I arrive about 10 minutes early, cloth bags in hand, walk through the big wooden doors to the old mill that was once used for manufacturing and greeted by the volunteers who are there to help anyone. I slowly walk down the hall to look all of the vibrant beautiful colors of fresh produce, carrots, beets, kales, collards greens, potatoes, squashes, onions, apples, herbs and so much more. I watch all the farms unpacking their goods to set up on stands and say good morning to other customers who also are there early. Then, at 9 o’clock there is a bell that rings indicating the farmers market is now open. There are no automatic doors to let you in when it is open, no big shopping carts, no fancy cash registers with scanners, no conveyer belts to put you food on, no orderly lines formed, no cashier with a uniformed smock on, no baggers at the end, no isles with many shelves with processed foods in boxes and cans lined up in a precise fashion, No numbered signs hanging from above in each isle, and the produce is not stacked in neat perfect rows and pyramids that are uniform in shape , size and gleaming so much you can see your reflection in an apple. No, this is a place where food is paid for in cash or coins given to the farmers that have small cash boxes tucked in a corner, most of the produce still have a bit of dirt on them from the farm, apples can be found in crate boxes, greens are stacked neatly on top of folding tables with decorative table cloths, potatoes are not uniform in size and are often still dirty, carrots come in all shapes and many different colors, workers are usually family members or the farmers themselves dressed in casual clothing who is happy to serve you and chat up a quick conversation. Finally, after about an hour of walking around buying my produce and talking to the farmers, I leave with both my bags full and heavy with foods.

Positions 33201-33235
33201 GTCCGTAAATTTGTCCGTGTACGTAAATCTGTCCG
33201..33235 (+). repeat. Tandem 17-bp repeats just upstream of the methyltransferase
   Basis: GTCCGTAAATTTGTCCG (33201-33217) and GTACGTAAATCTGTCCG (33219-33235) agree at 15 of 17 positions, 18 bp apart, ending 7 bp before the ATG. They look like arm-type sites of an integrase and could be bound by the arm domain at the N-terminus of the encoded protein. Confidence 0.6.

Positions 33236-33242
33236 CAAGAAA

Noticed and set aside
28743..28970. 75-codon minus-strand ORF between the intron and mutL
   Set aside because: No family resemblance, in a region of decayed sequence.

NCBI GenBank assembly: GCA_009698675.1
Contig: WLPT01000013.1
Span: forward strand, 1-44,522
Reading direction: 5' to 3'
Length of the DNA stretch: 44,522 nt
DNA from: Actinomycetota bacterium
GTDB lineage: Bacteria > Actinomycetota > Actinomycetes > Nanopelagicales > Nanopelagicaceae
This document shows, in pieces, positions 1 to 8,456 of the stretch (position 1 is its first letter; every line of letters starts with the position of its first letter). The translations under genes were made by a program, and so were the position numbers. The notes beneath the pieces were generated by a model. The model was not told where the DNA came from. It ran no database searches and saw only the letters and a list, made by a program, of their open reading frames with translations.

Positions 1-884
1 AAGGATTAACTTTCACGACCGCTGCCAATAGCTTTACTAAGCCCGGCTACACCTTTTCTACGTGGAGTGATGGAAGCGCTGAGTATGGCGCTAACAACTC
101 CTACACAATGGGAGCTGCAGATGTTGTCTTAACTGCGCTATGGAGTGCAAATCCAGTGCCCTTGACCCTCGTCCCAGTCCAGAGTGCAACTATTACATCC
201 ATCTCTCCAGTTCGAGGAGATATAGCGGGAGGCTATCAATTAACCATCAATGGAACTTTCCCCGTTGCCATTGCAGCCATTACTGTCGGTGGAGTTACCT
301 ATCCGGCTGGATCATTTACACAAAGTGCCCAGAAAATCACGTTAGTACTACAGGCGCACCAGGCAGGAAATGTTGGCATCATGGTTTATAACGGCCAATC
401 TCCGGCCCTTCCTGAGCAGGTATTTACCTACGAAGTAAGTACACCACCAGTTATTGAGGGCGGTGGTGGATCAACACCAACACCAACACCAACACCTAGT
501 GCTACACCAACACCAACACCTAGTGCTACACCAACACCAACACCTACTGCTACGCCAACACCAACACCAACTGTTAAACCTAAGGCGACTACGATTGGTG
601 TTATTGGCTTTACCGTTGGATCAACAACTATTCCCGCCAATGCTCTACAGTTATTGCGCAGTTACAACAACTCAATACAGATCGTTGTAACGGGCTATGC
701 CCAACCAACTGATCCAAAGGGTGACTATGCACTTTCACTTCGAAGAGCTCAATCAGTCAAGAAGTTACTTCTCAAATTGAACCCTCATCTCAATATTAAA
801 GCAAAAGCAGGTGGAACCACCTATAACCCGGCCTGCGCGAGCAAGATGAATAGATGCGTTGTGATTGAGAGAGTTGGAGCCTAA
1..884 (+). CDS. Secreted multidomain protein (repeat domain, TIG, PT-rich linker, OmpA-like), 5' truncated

Every Saturday morning I go to the farmers market here in RI to purchase my produce for the week. There are about 50 vendors and farmers selling all sorts of local foods from an array of colorful vegetable, fruits and herbs, to homemade sauces and jellies, granolas, bakeries selling pies and breads, teas and coffees that line the hallways of the mill during the winter months and during the summer months each farm are lined up in rows with their white covered tents to protect them from the hot sun on green grass in an open field. There is always live music playing, free samples, and food trucks are busy serving customers. This is one of my favorite things to do every week and I have gotten to know all of the farmers. It’s a great feeling to know that I am supporting them who are there to provide us with good healthy local food and the atmosphere is always warm and friendly.